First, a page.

Stewart's paper examines the use of judicial education in achieving gender justice with the training of judges from India as an example. She argues that the exposure of judges to other judicial context, their openness to issues at stake and their willingness to change as being key factors in achieving the goals.
Rai discusses the need to focus on issues of redistribution (of economic and political resources) in order to further transformation of women's lives by looking at the particular case study of the Sathin initiative by the government of India in Rajasthan.
Estremadoyro's article takes a critical look at the initiatives for reducing domestic violence in the Andean communities in Peru. She argues that universal human rights perspectives, although useful, do not go far enough to provide comprehensive solutions in the local context.
Jayasimha's commentary critically analyses the Tokyo Trails of 1949 and argues that 'two crimes of silence' were committed in neglecting the victims of bombing and ignoring the sexual enslavement of women by the Japanese army. He throws open the challenge brought by the IWWCT in attempting to bring prosecution for wartime rape and forced prostitution.
Liebling and Shah's commentary highlights the dilemmas involved in conducting sensitive research, particularly the problems posedby issues of cultural sensitivity and the potential dangers faced by those being researched. They have addressed these issues in the context of their ongoing research in the sexual abuse of women and girl children in Uganda and Tanzania.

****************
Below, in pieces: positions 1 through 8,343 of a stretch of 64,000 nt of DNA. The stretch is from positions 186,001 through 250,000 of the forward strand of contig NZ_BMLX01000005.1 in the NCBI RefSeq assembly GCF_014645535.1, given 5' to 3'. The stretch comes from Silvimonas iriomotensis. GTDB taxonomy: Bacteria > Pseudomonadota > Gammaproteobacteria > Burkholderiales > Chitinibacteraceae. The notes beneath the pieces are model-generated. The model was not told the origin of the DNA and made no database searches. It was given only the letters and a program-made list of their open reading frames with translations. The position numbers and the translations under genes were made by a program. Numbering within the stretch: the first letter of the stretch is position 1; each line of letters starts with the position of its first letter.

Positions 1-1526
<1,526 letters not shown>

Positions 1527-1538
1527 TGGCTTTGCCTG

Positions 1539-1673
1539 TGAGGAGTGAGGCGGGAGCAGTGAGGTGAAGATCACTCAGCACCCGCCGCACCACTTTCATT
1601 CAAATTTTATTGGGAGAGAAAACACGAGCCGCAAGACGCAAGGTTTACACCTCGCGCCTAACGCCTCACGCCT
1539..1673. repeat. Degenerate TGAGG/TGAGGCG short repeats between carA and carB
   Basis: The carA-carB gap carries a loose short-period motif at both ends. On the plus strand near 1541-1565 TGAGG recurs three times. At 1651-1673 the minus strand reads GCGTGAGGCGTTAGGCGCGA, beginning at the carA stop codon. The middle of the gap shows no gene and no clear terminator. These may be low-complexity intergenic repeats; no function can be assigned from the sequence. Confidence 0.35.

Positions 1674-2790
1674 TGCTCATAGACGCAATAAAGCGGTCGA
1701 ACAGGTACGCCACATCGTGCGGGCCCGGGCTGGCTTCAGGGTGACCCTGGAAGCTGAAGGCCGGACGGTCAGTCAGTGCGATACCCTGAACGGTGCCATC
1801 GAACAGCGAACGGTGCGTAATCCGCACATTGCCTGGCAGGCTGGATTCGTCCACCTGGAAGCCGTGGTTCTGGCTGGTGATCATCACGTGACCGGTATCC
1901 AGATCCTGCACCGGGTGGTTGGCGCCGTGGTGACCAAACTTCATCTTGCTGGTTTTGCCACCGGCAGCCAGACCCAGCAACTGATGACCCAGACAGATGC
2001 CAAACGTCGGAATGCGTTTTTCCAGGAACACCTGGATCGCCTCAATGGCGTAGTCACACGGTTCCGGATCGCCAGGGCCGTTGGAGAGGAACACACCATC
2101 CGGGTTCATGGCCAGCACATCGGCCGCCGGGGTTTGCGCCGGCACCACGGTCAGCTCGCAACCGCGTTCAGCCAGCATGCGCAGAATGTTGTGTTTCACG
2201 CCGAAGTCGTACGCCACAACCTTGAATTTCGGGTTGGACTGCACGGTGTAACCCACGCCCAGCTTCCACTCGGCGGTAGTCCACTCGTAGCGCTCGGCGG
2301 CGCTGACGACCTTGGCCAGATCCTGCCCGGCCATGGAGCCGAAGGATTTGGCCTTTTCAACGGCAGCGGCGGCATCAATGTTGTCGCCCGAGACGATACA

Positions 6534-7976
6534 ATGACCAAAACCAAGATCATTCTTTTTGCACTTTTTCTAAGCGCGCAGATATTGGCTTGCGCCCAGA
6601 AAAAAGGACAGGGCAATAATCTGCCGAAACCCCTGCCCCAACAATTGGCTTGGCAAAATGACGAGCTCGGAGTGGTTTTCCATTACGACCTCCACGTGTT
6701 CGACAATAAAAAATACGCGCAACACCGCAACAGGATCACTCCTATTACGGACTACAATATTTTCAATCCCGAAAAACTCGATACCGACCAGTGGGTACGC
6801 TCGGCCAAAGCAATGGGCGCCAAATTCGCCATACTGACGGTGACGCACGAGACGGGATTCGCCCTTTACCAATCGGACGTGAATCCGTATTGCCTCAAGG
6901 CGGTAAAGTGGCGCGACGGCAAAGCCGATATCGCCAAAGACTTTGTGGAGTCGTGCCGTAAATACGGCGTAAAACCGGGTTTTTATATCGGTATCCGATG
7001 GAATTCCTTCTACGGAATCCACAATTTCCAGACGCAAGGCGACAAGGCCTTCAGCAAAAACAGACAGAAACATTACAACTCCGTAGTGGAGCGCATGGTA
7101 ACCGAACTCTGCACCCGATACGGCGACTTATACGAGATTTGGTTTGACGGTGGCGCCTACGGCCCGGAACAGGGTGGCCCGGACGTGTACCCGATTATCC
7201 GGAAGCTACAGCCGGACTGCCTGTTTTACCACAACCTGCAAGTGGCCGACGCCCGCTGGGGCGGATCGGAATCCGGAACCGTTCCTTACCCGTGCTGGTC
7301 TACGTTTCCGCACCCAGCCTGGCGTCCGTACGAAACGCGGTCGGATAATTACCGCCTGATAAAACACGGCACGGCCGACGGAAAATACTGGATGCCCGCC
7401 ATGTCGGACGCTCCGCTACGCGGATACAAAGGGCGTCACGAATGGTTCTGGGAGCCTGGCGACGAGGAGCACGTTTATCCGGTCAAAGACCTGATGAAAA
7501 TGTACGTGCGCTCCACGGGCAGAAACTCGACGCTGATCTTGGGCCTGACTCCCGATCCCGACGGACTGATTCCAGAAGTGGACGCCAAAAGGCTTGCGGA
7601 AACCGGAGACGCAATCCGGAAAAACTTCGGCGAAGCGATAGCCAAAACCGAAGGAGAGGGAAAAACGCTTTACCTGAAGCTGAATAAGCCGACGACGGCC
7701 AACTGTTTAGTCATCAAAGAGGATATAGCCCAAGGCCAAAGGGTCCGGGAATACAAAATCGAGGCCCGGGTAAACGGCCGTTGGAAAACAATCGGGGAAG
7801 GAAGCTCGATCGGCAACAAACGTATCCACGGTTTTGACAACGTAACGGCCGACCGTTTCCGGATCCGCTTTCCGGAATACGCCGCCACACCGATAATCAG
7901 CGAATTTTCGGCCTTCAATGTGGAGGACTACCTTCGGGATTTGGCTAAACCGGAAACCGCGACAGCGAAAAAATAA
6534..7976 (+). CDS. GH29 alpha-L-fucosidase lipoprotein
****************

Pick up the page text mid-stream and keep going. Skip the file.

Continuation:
Issues of governance, democracy and civil society in the developing world are discussed by Katalikawe's article and Kakarala's commentary and the reported decision of the Permenant Peoples' Tribunal (PPT).
Katalikawe questions the use of referendum in deciding highly contentious issues within political systems. Using the Uganda Referendum 2000 which sought to decide on a political system for Uganda he reveals its possible impact on democracy and good governance, and Kakarala explores the linkages between donor funding to southern NGOs and increasing emphasis on 'civil society' with its underlying rhetoric of good governance and 'partnership building'.
The PPT report demonstrates the alternative face of global social justice. Based on the initiative of Bertrand Russell the current PPT signifies the continuing role of academics, practitioners and other citizens and citizens groups in bearing witness to human rights violations.
We hope you find this special edition of Law, Social Justice and Global Development (LGD) to be interesting and worthy of debate.
We welcome you as readers to participate fully in the journal by contributing to the discussion, and perhaps by being stimulated sufficiently to contribute your own articles and commentaries, whether your are located in the academe or on the coal face or in between. Please see the submissions standards for further information on submitting articles.
Contributions and suggestions about the journal should be sent to: Manish Narayan, the Production Editor, at email@example.com
This Editorial was published on 21 June 2001.
Citation: 'Editorial', 2001 (1) Law, Social Justice and Global Development (LGD).
<http://elj.warwick.ac.uk/global/issue/2001-1/editorial.html>. New citation as at 1/1/04: <http://www2.warwick.ac.uk/fac/soc/law/elj/lgd/2001_1/editorial/>